You may not realize it, but your day is actually filled with hundreds of choices from the second you wake up. Which shirt should you wear? What should I eat for breakfast? Should you drink coffee before or after your workout? How should you respond to the new assignment your boss gives you?
Some days are more stressful than others and may require you to make more choices than usual. This can lead to decision fatigue, a phenomenon that can negatively affect the quality of the decisions you make once you reach that point.
Studies have shown that making decisions is more mentally exhausting than contemplating what you don’t have to choose. Furthermore, decision fatigue can impair self-control over time. All the decisions you make – whether big or small – can lead to decision fatigue, no matter what they’re about. And from that moment on, any decisions you make can be affected, whether they’re related to work, family, relationships, exercise, food or something else.
Dr. Roy Baumeister, a professor of psychology at the University of Queensland in Australia and one of the study’s authors, says, “These decisions don’t seem to matter.” It all comes from a common pot of willpower. And if you’re making unhealthy food choices because of decision fatigue], it can lead to weight gain if you do it often enough.”
Once you reach decision fatigue, you’re more likely to make rash, impulsive decisions, or postpone making them. So if you’re hungry, you’re more likely to make impulsive choices and reach for more calorie-dense options.
“People may go for something simple and tasty,” says Dr. Kathleen Vohs, a professor of marketing and psychology at the University of Minnesota and another of the study’s authors. This could be a prepackaged food that tends to be high in calories and sugar.” It’s more like giving in to the easy route.”
Because decision fatigue tends to happen later in the day, when you’re making decisions about dinner, dessert, or a midnight snack, your eating habits are more likely to be affected, even if you ate healthily earlier in the day.” It’s hard to use self-control after you’ve made a lot of decisions,” explains Voss.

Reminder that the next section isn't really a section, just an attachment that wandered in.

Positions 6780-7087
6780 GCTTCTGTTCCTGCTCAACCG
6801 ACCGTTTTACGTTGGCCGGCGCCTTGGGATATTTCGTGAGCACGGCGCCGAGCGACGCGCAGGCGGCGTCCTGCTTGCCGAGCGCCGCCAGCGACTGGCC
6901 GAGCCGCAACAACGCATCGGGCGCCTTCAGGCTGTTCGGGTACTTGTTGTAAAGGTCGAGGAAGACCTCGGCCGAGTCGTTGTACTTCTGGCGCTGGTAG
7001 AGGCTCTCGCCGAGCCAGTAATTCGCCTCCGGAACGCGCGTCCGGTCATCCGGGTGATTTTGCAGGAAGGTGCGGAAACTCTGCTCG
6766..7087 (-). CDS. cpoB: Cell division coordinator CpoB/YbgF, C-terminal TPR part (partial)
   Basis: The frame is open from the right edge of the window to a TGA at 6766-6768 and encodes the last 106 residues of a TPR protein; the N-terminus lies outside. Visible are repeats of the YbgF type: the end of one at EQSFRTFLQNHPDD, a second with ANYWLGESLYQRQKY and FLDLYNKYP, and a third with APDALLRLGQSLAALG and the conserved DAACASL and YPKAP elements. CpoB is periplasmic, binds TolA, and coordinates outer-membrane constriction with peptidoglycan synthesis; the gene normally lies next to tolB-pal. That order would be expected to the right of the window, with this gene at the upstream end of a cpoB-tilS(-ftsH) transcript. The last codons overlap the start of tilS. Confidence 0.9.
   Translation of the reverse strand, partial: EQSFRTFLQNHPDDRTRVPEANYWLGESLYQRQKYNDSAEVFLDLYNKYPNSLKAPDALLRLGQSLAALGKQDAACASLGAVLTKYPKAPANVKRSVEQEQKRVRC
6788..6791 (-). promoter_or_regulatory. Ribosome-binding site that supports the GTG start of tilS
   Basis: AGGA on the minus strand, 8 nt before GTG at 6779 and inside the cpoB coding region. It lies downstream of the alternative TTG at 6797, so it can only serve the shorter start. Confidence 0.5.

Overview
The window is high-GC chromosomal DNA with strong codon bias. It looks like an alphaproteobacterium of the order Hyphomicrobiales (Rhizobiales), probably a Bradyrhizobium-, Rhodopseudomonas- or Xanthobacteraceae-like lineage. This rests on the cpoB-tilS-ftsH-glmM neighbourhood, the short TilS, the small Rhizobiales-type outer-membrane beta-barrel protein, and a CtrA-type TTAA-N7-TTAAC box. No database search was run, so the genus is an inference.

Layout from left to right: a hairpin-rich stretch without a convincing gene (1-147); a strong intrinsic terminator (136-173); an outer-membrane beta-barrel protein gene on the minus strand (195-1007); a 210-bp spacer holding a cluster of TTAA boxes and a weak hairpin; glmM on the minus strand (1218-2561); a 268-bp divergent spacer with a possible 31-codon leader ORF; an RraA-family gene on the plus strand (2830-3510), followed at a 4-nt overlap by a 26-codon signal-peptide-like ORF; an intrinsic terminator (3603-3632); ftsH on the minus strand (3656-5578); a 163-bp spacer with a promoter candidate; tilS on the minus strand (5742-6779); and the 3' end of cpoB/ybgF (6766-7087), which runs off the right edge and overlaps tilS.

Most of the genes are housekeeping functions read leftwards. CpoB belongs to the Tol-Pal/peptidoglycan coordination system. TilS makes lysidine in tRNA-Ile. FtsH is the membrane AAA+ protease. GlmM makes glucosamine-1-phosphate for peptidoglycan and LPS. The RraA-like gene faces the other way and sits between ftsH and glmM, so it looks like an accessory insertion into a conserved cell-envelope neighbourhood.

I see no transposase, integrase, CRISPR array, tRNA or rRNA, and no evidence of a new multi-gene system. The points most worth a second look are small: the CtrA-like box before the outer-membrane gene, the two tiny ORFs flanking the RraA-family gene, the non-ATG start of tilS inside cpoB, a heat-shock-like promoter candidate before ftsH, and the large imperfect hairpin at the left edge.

Fortunately, it’s possible to prevent reaching a point of decision fatigue. Try these strategies.
1. plan your meals.
Having a steady diet of common food choices may help limit the choices you make when you’re hungry. Meal prep can make your decision making more automatic because you don’t have to think about what you’re going to eat multiple times a day.” When you wait until the end of the day to decide what to have for dinner, you may be eating more fatty, calorie-dense foods than if you make a plan for the week,” says Baumeister.
If you like to eat the same thing for breakfast, lunch or dinner, great. If you don’t, you can make meal prep more exciting by trying new recipes.
2 Establish a regular routine.
In addition to meal planning, establishing regular routines for your non-food choices can also help minimize the number of decisions you make each day, which can push off decision fatigue. Knowing ahead of time which days of the week you’ll exercise, what you’ll wear, and how you’ll relax before bed can be powerful.
3 Strengthen your self-control through exercise.
“Research has shown that practicing self-control has a positive impact on the ability to resist temptation,” says Dr. Martin Hager, a professor of health psychology at the University of California, Mercy, who studies decision fatigue.” Physical activity may be helpful because it requires self-control [commitment to daily tasks] and also has an appetite suppressant effect.”
4 Create an “if, then” strategy.
Eliminate the need for in-the-moment decisions by creating “if, then” strategies for yourself. You can create scenarios that apply to food choices or other situations that typically occur in your work or personal life, such as. If it’s Monday, Wednesday or Friday then you’re going for a run after work, even if you’re not in the mood. If you’re hungry for a snack, then you’re going to eat fruit instead of candy.
“The ‘if, then’ mindset works. It’s proven to help you make the right decisions, even when you’re exhausted,” Baumeister says.
5 Take regular breaks.
When you’re making cognitively demanding decisions, taking a break may help you avoid decision fatigue. Call a friend for a quick conversation, or take a short walk.” Often, a break from your workstation or the task at hand is likely to be replenished,” says Hagger.
Another pro tip: When you’re feeling stressed, go outside for a few minutes.” Researchers have found that taking a break can help reduce decision fatigue, especially when it involves getting out in nature,” says Vohs.